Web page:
Spinning Away The Shamelessness
Nick Kristof is being a moron here, but there's a serious subtext to it. If John McCain can keep taking multiple positions on issues, or say one thing and do another with abandon, and the media will give it a pass, that's a tremendous detriment for the Democratic nominee. They're coating McCain with teflon.
With the arrival of the primaries, he has moved to the right on social issues and pretended to be more conservative than he is ... McCain truly has principles that he bends or breaks out of desperation and with distaste ... McCain himself would probably acknowledge every one of these flaws, and he is a rare politician with the courage not just to follow the crowd but also to lead it. It is refreshing to see that courage rewarded by voters.
If you're going to read his mind, then sure, I guess you can find whatever you want in McCain. But the actuality kind of deviates from that. I mean, McCain has made Iraq the centerpiece of his campaign by lying about his record of calling for the ouster of Donald Rumsfeld and the repudiation of his war strategy, which he, um, didn't. He claims to be a leader on fighting climate change in the US Senate, yet he actually doesn't know anything about his own policy, including whether or not his plan has a mandatory cap on carbon emissions. He makes an argument about Barack Obama being all talk but having little in the way of accomplishments, and yet he actually doesn't have many substantial accomplishments to speak of. And in the one accomplishment he can name, campaign finance reform, this growing story about how McCain sought to have the taxpayers bail him out if he lost the election is only going to make him look even more bogus.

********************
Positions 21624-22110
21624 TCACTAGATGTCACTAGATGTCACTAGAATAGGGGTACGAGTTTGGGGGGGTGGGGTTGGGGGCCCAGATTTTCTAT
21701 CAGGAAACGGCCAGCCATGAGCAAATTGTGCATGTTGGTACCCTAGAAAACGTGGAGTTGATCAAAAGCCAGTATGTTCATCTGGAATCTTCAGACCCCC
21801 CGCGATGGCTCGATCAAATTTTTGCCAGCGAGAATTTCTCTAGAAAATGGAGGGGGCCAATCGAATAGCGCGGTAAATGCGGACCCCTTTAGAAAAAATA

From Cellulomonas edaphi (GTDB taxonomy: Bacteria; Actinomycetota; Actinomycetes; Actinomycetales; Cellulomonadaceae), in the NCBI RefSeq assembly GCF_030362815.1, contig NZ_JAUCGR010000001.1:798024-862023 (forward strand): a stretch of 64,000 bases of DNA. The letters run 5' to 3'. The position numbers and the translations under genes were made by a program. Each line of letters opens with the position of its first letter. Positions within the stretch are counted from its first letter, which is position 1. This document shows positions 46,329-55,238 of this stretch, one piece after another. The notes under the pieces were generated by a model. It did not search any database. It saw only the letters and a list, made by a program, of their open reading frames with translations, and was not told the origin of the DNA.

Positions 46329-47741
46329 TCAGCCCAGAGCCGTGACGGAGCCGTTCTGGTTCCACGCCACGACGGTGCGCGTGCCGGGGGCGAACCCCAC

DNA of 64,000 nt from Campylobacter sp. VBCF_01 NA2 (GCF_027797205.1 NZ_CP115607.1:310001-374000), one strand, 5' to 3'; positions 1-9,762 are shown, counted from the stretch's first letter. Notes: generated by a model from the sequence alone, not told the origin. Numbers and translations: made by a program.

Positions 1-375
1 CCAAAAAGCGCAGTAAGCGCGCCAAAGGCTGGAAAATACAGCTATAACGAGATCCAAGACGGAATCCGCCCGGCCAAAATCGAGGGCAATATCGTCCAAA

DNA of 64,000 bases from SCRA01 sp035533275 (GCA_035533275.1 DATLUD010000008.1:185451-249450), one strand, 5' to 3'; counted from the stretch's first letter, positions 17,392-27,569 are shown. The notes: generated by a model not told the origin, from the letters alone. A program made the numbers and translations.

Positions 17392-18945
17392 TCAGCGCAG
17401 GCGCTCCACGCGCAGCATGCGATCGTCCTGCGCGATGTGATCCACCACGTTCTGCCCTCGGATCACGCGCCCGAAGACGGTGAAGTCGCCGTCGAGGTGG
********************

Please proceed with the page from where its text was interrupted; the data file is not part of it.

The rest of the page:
As The Washington Post reported on Saturday, John McCain's campaign struck a canny deal with a bank in December. If his campaign tanked, public funds would be there to bail him out. But if he emerged as the nominee, there'd be no need for public financing, since the contributions would come flowing.
It's an arrangement that no one has ever tried before. And it appears that McCain, who has built his reputation on campaign finance reform, was gaming the system. Or as a campaign finance expert who preferred to remain anonymous told me, referring to the prominent role that lobbyists have as advisers to his campaign, "This places McCain’s grandstanding on public financing in a new light. True reformers believe public financing is a way to replace the lobbyists’ influence, not a slush fund that the lobbyists use to pay off campaign debts."
Hilzoy has more. But none of this matters if everyone fails to report it factually. And Kristof's op-ed is a shot across the bow. If the truth on McCain is only going to be revealed in blogs and on Olbermann (who just had a nice segment on the campaign finance issue), then the impact will be severely blunted. This worries me.
McCain is going to be running on his integrity. The facts reveal that he has none. But those who would hold him accountable would rather spin it away. So, how to get around this? Unless the nominee is going to be forceful and basically demand that the press looks at the reality, I'm not sure.